Every year, SCA provides training, tools and projects that place motivated teens and young adults in the field to effect changes great and small. How do we measure the effects? Sometimes its through decreased CO2 levels or by the tons of trash collected or in the number of trees planted. Our success is also measured by the lessons learned, the perspective gained and the lives we transform—today and into the future. Often when the SCA project is over, the success story is just beginning. Take a look at some of our most recent accomplishments.

Posted by Staff |

Hello Readers!

Welcome to my little space on the SCA’s Follow Me Blog. I am thrilled that I’ll be serving as your ASB reporter for the week, from the depths of Florida’s immense Big Cypress National Preserve.

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Double rainbow, coming from grocery shopping on the way to Colter Bay, sweet first day!

Another of my travel adventures begins. This time I get to intern in one the most awesome parks in the U.S. I was so happy to be placed close to mountains, whereas in Texas you barely see anything sticking out of the ground.

My first couple of days here I met most of the people I’ll be working with.

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By Wendy Liscow, Program Officer, The Geraldine R. Dodge FoundationOne warm, crystal clear morning in August, I was lacing up my hiking boots with great anticipation.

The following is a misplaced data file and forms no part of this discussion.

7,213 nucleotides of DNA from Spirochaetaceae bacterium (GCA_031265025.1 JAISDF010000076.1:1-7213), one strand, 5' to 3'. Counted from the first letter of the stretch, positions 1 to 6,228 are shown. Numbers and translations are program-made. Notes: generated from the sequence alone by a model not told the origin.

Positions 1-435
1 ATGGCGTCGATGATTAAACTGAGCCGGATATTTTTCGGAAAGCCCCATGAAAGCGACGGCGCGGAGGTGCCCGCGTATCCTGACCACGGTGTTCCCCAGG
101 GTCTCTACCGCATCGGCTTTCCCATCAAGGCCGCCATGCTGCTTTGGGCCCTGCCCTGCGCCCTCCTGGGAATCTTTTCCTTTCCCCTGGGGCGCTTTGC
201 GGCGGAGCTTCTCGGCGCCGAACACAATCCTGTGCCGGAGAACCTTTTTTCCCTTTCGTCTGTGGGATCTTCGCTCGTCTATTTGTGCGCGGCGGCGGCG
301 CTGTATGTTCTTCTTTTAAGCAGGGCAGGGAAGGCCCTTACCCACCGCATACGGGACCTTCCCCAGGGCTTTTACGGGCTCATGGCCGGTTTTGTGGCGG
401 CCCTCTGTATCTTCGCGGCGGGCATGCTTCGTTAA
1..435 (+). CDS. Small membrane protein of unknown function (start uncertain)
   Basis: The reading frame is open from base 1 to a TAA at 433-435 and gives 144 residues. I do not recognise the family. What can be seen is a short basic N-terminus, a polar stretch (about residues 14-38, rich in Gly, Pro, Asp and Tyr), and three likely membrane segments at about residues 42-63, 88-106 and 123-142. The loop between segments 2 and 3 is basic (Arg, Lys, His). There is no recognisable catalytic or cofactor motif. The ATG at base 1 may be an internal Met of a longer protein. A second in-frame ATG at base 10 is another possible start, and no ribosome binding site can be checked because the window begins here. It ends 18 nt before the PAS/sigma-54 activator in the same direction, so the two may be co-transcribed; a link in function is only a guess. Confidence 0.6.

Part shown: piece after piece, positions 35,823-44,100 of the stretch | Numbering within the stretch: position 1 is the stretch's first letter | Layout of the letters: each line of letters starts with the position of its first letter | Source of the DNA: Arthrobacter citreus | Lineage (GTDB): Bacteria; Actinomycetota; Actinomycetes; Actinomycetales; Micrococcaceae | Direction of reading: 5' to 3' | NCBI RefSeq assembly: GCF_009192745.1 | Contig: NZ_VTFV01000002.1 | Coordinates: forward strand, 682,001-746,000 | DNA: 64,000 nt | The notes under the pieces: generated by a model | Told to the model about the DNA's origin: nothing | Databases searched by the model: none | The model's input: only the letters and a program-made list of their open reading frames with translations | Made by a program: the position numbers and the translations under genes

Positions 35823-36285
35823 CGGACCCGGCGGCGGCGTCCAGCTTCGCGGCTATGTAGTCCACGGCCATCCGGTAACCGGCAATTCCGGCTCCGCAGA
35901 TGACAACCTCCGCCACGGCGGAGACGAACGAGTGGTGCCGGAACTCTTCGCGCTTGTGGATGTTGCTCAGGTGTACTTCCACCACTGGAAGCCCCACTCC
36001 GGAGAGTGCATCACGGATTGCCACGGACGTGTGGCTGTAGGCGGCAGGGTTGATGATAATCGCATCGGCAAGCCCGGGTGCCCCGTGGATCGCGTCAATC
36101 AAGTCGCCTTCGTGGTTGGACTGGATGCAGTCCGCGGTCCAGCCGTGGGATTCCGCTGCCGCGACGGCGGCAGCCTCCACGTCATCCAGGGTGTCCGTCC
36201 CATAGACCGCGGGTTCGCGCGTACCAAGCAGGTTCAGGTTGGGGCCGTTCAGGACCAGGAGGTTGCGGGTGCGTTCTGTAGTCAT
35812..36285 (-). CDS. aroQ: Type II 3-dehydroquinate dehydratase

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Howdy! My name is Kayla Morain and I am a Visitor Services intern stationed at Cameron Prairie National Wildlife Refuge, part of the Southwest Louisiana National Wildlife Refuge Complex! Cameron Prairie is just one of the four refuges here in Southwest Louisiana.

Posted by Deb Keller |

Thousands of surf fans entered to win a surfing weekend in Santa Barbara with Lakey, and we gave away of Lakey-autographed gear every day of the event. We’re announcing here for the first time that our Grand Prize winner is Tessa R. of Long Beach, CA. “I’m really surprised.

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1977 Youth Conservation Corps backcountry work crew on the shores of Shoshone Lake. The Student Conservation Association was the staff contractor for the program.

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It was raining and the warm air was thick with hungry mosquitoes but the crew assigned to start construction on the bog bridge didn’t take notice. The large stump blocking the path would go. The muck in the bog would be removed. The sill beam had to be perfectly level. And the stringers must align neatly.

Posted by Tavon Betts |

Today was my first full day with the Student Conservation Association, and already I know this will be a memorable experience. I traveled from Atlanta, with a layover flight in Las Vegas, then to Burbank, CA. At the Burbank airport I was greeted by jovial and enthusiastic participants, project leader, and staff.

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I noticed the first acorn hit my house this morning. By the end of August they will be falling like rain and waking me up as they pelt the house. The acorns fall from oak trees and deer love to eat them. We regularly see large bucks grazing just outside our bathroom window.